5 Things to Learn About Learning at TEDx
Wired Geek Dad blog, July 5 -- Last May, my community assembled about two dozen interesting people to share what they know on stage. The theme in Bloomington, Indiana's Buskirk-Chumley theatre that day was "Wisdom of Play." Speakers included a mix of local, regional and national speakers talking about a range of passions around that broad topic. Inspired by the life and inner-life of J.R.R. Tolkien, Indiana University Professor of Telecommunications Edward Castronova has made an academic career out of studying online games and virtual worlds. His work on the economics of EverQuest produced critical insights that legitimized gaming as a serious activity. "The most important reason for game literacy," he says, "is that through games we learn something about ourselves and about the nature of reality." Full story.
How To Protect Your Voicemail
NPR.org, July 19 -- While many people take steps to protect their personal computers from hackers, the News of the World scandal has shown that people don't often take the same care to protect their cell phones. Michele Norris speaks with Christopher Soghoian with the Center for Applied Cybersecurity Research at Indiana University about how protect your voicemail account. Full story.
From the Chronicle
Illinois Tests a Financial Incentive for Transfer Students
Like their peers across the country, students in Illinois can save money by starting at a community college. But, because community colleges charge lower tuition, students who take this approach and who qualify for the state's need-based grant program stand to receive less money than they would have if they started at a four-year college. That is about to change for some students. Full story.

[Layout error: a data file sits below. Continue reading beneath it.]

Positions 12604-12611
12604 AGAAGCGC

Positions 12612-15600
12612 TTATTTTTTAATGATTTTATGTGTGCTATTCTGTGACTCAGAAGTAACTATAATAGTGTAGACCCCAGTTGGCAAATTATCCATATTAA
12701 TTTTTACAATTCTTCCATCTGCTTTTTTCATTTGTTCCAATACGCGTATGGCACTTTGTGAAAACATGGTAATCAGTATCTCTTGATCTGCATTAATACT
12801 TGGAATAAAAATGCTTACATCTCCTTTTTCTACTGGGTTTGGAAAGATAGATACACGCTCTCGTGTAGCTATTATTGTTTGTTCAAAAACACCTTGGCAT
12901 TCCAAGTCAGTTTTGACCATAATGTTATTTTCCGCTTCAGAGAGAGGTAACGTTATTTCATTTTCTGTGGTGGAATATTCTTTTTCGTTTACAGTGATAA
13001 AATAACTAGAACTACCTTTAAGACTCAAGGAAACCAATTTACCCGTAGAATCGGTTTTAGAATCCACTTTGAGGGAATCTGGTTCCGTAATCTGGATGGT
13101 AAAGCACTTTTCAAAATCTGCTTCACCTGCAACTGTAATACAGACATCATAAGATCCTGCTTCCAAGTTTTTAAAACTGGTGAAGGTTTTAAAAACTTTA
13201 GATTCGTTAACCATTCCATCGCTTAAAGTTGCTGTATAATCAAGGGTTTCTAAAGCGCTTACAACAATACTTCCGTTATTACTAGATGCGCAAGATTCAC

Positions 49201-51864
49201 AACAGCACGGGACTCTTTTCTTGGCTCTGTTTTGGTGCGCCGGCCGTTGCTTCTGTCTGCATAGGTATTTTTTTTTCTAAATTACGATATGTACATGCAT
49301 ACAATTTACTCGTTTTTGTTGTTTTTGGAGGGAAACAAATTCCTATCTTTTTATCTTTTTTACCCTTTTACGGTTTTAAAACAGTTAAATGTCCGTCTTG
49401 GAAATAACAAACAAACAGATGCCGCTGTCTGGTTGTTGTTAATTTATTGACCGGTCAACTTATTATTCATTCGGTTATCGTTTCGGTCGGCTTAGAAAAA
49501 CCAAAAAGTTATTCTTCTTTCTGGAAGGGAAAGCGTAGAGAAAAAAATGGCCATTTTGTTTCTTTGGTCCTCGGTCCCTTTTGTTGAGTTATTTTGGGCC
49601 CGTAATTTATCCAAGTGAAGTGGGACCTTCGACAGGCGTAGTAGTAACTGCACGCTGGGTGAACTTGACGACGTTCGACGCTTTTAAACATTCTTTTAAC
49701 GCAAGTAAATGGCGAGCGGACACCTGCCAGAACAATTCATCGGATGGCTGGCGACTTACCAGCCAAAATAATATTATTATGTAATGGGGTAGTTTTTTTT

Our Moral Conversation With Students
Teaching is not just a job; it is a calling. Most of us who become scholars believe in learning's redemptive power. We have a responsibility to help solve the problems plaguing our universities, and so we must accept the challenge of stretching our students -- intellectually, morally, and psychologically. This fall we should begin a professor-driven moral conversation about binge drinking and the culture of campus partying. Cacnio's non-apology and the dozens of YouTube clips from the Vancouver riots would be excellent catalysts, not just to start the conversation, but also to launch a revolution. Full story.
Small Group of For-Profit Colleges Agrees to Observe Standards of Conduct
Facing pressure to shape up from Democrats in Congress, the federal Education Department, accreditors, and even traditional nonprofit institutions, a small group of proprietary colleges is trying to set a good example for the rest of its sector. Full story.
IU News Round-up is distributed to faculty and staff at IU, and it contains a short review of media coverage relating to IU administrative and student news, federal and state legislative policy, and trends and issues in higher education. Prepared by the IU Office of, University Communications, the Daily IU News Round-up is not an all-inclusive gathering of news featuring IU faculty and staff. To subscribe to the Daily IU News Round-up list or to have your name removed, please contact Ryan Piurek, Office of University Communications, email@example.com.